• Duan K, Yi KK, Dang L, Huang HJ, Wu W, Wu P. (2008) Characterization of a sub-family of Arabidopsis genes with the SPX domain reveals their diverse functions in plant tolerance to phosphorus starvation. Plant J 54: 965–975 [PubMed]
  • Dubrovsky JG, Rost TL, Colón-Carmona A, Doerner P. (2001) Early primordium morphogenesis during lateral root initiation in Arabidopsis thaliana. Planta 214: 30–36 [PubMed]
  • Forde BG. (2002) The role of long-distance signalling in plant responses to nitrate and other nutrients. J Exp Bot 53: 39–43 [PubMed]
  • Franco-Zorrilla JM, Valli A, Todesco M, Mateos I, Puga MI, Rubio-Somoza I, Leyva A, Weigel D, García JA, Paz-Ares J. (2007) Target mimicry provides a new mechanism for regulation of microRNA activity. Nat Genet 39: 1033–1037 [PubMed]
  • Fujii H, Chiou TJ, Lin SI, Aung K, Zhu JK. (2005) A miRNA involved in phosphate-starvation response in Arabidopsis. Curr Biol 15: 2038–2043 [PubMed]
  • Geiss-Friedlander R, Melchior F. (2007) Concepts in sumoylation: a decade on. Nat Rev Mol Cell Biol 8: 947–956 [PubMed]
  • Gil P, Dewey E, Friml J, Zhao Y, Snowden KC, Putterill J, Palme K, Estelle M, Chory J. (2001) BIG: a calossin-like protein required for polar auxin transport in Arabidopsis. Genes Dev 15: 1985–1997 [PMC free article] [PubMed]
  • Gong Q, Li P, Ma S, Indu Rupassara S, Bohnert HJ. (2005) Salinity stress adaptation competence in the extremophile Thellungiella halophila in comparison with its relative Arabidopsis thaliana. Plant J 44: 826–839 [PubMed]
  • Guilfoyle TJ. (1999) Auxin-regulated genes and promoters. Hooykaas PJJ, Hall MA, Libbenga KR, editors. , , Biochemistry and Molecular Biology of Plant Hormones. Elsevier, Amsterdam, pp 423–459
  • Henrissat B. (1991) A classification of glycosyl hydrolases based on amino acid sequence similarities. Biochem J 280: 309–316 [PMC free article] [PubMed]
  • Himanen K, Boucheron E, Vanneste S, de Almeida Engler J, Inzé D, Beeckman T. (2002) Auxin-mediated cell cycle activation during early lateral root initiation. Plant Cell 14: 2339–2351 [PMC free article] [PubMed]
  • Himanen K, Vuylsteke M, Vanneste S, Vercruysse S, Boucheron E, Alard P, Chriqui D, Van Montagu M, Inzé D, Beeckman T. (2004) Transcript profiling of early lateral root initiation. Proc Natl Acad Sci USA 101: 5146–5151 [PMC free article] [PubMed]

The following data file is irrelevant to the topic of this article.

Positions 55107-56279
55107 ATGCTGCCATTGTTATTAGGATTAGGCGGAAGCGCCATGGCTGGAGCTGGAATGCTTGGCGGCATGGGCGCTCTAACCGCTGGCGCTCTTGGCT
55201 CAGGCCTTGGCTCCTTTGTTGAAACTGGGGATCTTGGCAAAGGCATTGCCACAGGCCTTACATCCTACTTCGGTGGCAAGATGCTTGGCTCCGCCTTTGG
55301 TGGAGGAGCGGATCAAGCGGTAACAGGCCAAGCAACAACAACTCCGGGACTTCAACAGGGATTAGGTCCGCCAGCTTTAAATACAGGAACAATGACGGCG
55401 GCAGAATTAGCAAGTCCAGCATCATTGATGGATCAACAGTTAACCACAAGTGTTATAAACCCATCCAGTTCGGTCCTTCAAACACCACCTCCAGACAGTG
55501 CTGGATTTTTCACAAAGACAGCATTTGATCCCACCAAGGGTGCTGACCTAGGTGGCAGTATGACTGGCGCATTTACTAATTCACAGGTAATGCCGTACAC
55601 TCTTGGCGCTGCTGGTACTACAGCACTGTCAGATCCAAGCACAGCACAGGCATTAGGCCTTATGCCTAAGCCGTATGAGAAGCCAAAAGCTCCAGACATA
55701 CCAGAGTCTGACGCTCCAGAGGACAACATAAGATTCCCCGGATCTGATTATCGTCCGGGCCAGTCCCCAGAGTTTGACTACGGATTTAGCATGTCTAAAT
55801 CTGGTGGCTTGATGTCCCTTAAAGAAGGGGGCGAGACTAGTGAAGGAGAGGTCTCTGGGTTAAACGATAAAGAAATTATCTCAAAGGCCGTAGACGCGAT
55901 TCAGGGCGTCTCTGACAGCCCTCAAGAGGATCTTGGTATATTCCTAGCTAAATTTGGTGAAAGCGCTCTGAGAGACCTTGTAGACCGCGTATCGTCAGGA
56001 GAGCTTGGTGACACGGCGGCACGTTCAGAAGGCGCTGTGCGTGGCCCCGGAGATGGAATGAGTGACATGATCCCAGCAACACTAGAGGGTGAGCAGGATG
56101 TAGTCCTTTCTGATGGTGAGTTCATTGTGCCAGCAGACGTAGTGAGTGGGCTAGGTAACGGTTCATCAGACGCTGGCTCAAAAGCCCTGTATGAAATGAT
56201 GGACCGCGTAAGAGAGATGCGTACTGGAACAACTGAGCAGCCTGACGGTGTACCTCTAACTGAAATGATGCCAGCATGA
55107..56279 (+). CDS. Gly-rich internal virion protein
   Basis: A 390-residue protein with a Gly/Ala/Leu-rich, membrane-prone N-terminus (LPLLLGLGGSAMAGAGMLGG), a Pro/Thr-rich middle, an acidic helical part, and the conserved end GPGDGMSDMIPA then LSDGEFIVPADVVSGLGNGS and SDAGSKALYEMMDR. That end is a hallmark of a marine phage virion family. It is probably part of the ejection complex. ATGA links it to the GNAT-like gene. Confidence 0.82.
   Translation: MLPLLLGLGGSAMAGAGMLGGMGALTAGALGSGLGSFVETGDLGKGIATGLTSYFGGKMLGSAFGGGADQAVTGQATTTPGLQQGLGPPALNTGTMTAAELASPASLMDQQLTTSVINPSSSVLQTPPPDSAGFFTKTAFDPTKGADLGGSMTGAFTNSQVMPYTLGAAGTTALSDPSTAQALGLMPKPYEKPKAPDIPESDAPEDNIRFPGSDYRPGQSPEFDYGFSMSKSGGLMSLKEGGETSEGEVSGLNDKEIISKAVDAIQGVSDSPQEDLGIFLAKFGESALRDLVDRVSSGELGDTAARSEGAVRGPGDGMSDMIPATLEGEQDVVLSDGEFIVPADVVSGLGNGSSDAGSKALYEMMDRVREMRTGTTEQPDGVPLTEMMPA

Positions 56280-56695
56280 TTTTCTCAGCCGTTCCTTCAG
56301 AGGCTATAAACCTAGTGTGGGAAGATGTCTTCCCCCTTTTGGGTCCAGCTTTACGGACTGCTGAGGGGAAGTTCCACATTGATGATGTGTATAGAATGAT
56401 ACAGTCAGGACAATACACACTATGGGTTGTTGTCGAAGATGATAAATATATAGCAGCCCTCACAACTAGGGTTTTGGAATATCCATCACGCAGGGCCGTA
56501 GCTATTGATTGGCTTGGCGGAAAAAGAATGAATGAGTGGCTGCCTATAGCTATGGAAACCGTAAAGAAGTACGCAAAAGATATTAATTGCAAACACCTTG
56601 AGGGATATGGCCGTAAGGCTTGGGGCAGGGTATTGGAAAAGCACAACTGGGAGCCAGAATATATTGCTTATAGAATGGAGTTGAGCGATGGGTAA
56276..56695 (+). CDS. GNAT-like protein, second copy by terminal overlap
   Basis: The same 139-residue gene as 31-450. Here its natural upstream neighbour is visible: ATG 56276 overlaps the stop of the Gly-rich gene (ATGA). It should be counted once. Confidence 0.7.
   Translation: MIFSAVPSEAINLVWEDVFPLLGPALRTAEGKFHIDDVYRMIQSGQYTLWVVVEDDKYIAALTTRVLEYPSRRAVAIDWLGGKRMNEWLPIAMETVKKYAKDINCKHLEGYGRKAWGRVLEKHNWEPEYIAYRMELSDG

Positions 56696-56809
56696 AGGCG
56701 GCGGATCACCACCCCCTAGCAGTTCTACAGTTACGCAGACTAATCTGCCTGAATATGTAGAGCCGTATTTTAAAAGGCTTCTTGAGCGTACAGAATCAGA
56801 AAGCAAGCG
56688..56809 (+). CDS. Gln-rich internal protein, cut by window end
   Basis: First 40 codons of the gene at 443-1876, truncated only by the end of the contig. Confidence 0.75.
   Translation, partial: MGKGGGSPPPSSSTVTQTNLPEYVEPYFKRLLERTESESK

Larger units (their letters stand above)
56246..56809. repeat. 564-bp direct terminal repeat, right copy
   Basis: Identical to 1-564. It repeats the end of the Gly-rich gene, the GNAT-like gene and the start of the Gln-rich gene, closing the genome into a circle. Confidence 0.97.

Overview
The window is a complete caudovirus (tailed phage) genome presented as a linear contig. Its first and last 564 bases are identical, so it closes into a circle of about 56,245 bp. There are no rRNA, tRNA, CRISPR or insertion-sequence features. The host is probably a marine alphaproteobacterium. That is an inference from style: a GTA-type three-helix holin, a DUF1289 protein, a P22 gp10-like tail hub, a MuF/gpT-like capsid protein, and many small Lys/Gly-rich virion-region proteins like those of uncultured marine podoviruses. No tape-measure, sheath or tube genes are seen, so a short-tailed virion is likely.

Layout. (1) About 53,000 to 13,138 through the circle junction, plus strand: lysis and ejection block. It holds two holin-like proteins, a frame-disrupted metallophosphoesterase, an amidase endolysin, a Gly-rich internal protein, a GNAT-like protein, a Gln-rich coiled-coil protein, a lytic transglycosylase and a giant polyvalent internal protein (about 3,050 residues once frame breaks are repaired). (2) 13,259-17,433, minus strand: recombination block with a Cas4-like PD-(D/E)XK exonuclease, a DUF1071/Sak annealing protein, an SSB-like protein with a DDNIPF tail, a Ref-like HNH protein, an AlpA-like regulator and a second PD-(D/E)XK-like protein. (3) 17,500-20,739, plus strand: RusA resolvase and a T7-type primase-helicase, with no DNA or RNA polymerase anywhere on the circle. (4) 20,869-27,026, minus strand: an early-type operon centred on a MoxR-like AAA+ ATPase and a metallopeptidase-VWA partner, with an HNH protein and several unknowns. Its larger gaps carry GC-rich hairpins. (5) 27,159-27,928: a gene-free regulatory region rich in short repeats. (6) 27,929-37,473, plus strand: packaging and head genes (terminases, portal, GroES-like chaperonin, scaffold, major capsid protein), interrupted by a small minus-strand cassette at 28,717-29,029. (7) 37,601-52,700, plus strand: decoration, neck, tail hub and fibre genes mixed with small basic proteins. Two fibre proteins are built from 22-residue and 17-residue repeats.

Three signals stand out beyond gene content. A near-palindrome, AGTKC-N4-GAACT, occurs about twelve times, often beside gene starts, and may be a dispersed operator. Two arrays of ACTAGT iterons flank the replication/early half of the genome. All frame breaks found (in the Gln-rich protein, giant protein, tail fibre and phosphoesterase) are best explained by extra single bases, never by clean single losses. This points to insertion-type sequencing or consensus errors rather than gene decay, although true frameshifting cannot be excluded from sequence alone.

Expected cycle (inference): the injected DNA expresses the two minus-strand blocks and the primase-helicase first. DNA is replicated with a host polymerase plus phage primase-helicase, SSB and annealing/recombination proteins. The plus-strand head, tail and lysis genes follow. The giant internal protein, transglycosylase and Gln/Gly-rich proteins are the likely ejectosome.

• Jain A, Poling MD, Karthikeyan AS, Blakeslee JJ, Peer WA, Titapiwatanakun B, Murphy AS, Raghothama KG. (2007) Differential effects of sucrose and auxin on localized phosphate deficiency-induced modulation of different traits of root system architecture in Arabidopsis. Plant Physiol 144: 232–247 [PMC free article] [PubMed]
  • Karthikeyan AS, Varadarajan DK, Mukatira UT, D’Urzo MP, Damsz B, Raghothama KG. (2002) Regulated expression of Arabidopsis phosphate transporters. Plant Physiol 130: 221–233 [PMC free article] [PubMed]
  • Kim JI, Sharkhuu A, Jin JB, Li P, Jeong JC, Baek D, Lee SY, Blakeslee JJ, Murphy AS, Bohnert HJ, et al. (2007) yucca6, a dominant mutation in Arabidopsis, affects auxin accumulation and auxin-related phenotypes. Plant Physiol 145: 722–735 [PMC free article] [PubMed]
  • Langlois-Meurinne M, Gachon CMM, Saindrenan P. (2005) Pathogen-responsive expression of glycosyltransferase genes UGT73B3 and UGT73B5 is necessary for resistance to Pseudomonas syringae pv tomato in Arabidopsis. Plant Physiol 139: 1890–1901 [PMC free article] [PubMed]
  • Laskowski M, Biller S, Stanley K, Kajstura T, Prusty R. (2006) Expression profiling of auxin-treated Arabidopsis roots: toward a molecular analysis of lateral root emergence. Plant Cell Physiol 47: 788–792 [PubMed]
  • Lee J, Nam J, Park HC, Na G, Miura K, Jin JB, Yoo CY, Baek D, Kim DH, Jeong JC, et al. (2007) Salicylic acid-mediated innate immunity in Arabidopsis is regulated by SIZ1 SUMO E3 ligase. Plant J 49: 79–90 [PubMed]
  • Li Y, Darley CP, Ongaro V, Fleming A, Schipper O, Baldauf SL, McQueen-Mason SJ. (2002) Plant expansins are a complex multigene family with an ancient evolutionary origin. Plant Physiol 128: 854–864 [PMC free article] [PubMed]
  • Lin DY, Huang YS, Jeng JC, Kuo HY, Chang CC, Chao TT, Ho CC, Chen YC, Lin TP, Fang HI, et al. (2006) Role of SUMO-interacting motif in Daxx SUMO modification, subnuclear localization, and repression of sumoylated transcription factors. Mol Cell 24: 341–354 [PubMed]
  • López-Bucio J, Cruz-Ramírez A, Herrera-Estrella L. (2003) The role of nutrient availability in regulating root architecture. Curr Opin Plant Biol 6: 280–287 [PubMed]
  • López-Bucio J, Hernández-Abreu E, Sánchez-Calderón L, Nieto-Jacobo MF, Simpson J, Herrera-Estrella L. (2002) Phosphate availability alters architecture and causes changes in hormone sensitivity in the Arabidopsis root system. Plant Physiol 129: 244–256 [PMC free article] [PubMed]
  • López-Bucio J, Hernández-Abreu E, Sánchez-Calderón L, Pérez-Torres A, Rampey RA, Bartel B, Herrera-Estrella L. (2005) An auxin transport independent pathway is involved in phosphate stress-induced root architectural alterations in Arabidopsis: identification of BIG as a mediator of auxin in pericycle cell activation. Plant Physiol 137: 681–691 [PMC free article] [PubMed]
  • Lopez-Casado G, Urbanowicz BR, Damasceno CMB, Rose JKC. (2008) Plant glycosyl hydrolases and biofuels: a natural marriage. Curr Opin Plant Biol 11: 329–337 [PubMed]
  • Lynch JP. (1995) Root architecture and plant productivity. Plant Physiol 109: 7–13 [PMC free article] [PubMed]
  • Ma JF, Hiradate S, Nomoto K, Iwashita T, Matsumoto H. (1997) Internal detoxification mechanism of Al in hydrangea (identification of Al form in the leaves). Plant Physiol 113: 1033–1039 [PMC free article] [PubMed]